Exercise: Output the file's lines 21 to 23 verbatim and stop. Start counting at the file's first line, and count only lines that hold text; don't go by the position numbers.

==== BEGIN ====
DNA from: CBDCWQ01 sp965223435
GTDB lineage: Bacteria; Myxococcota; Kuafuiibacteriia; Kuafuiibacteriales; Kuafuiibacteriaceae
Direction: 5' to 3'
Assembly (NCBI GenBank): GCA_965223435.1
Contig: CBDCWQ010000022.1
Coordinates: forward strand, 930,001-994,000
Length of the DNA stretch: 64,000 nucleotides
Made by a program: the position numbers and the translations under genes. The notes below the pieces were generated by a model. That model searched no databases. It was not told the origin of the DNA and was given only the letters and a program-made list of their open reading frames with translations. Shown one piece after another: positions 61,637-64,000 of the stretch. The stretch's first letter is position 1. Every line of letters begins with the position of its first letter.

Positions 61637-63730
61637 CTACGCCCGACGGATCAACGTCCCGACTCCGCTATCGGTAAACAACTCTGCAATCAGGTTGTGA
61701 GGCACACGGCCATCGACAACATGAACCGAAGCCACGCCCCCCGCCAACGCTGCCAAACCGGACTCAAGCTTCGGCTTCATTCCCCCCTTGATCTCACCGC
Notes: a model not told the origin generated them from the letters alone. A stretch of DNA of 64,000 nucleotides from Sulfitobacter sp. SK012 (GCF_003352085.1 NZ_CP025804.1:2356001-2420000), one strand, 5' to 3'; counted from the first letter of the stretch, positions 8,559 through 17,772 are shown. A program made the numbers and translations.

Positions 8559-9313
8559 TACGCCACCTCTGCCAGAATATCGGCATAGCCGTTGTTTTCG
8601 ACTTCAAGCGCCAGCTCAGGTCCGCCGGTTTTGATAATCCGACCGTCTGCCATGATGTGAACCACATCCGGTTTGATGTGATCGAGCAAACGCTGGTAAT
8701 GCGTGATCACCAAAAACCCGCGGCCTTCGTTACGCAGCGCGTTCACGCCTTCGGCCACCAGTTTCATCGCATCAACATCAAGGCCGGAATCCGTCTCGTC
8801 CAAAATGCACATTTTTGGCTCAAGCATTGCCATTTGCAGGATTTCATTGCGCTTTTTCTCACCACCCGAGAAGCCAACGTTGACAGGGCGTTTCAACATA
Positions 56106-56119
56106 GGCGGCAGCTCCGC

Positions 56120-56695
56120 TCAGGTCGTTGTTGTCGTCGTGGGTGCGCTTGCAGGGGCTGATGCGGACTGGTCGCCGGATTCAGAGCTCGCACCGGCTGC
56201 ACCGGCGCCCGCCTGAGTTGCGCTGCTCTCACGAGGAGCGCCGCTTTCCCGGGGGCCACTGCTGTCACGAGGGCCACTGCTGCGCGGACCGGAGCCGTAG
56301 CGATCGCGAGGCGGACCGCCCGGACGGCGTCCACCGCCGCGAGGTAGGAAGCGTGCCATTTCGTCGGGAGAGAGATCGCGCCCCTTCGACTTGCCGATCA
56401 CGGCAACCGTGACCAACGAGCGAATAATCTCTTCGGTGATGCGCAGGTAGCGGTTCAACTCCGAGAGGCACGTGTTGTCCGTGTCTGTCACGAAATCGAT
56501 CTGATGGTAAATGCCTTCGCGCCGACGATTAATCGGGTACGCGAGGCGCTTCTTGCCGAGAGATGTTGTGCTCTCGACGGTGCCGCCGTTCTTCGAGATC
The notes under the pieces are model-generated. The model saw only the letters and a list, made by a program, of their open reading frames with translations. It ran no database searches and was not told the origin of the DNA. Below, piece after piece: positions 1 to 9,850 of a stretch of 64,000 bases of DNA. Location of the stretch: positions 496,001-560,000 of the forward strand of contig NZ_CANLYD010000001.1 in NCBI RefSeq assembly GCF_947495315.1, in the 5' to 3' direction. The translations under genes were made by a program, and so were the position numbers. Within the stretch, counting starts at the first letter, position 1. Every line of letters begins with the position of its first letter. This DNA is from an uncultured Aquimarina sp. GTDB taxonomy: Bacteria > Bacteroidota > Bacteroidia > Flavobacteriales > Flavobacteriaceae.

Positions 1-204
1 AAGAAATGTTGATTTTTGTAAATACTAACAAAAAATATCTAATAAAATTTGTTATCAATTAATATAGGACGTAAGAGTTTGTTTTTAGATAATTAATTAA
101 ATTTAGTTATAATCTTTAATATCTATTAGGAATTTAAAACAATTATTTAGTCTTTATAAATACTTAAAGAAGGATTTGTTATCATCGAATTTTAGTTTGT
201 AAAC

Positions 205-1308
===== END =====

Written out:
56120 TCAGGTCGTTGTTGTCGTCGTGGGTGCGCTTGCAGGGGCTGATGCGGACTGGTCGCCGGATTCAGAGCTCGCACCGGCTGC
56201 ACCGGCGCCCGCCTGAGTTGCGCTGCTCTCACGAGGAGCGCCGCTTTCCCGGGGGCCACTGCTGTCACGAGGGCCACTGCTGCGCGGACCGGAGCCGTAG
56301 CGATCGCGAGGCGGACCGCCCGGACGGCGTCCACCGCCGCGAGGTAGGAAGCGTGCCATTTCGTCGGGAGAGAGATCGCGCCCCTTCGACTTGCCGATCA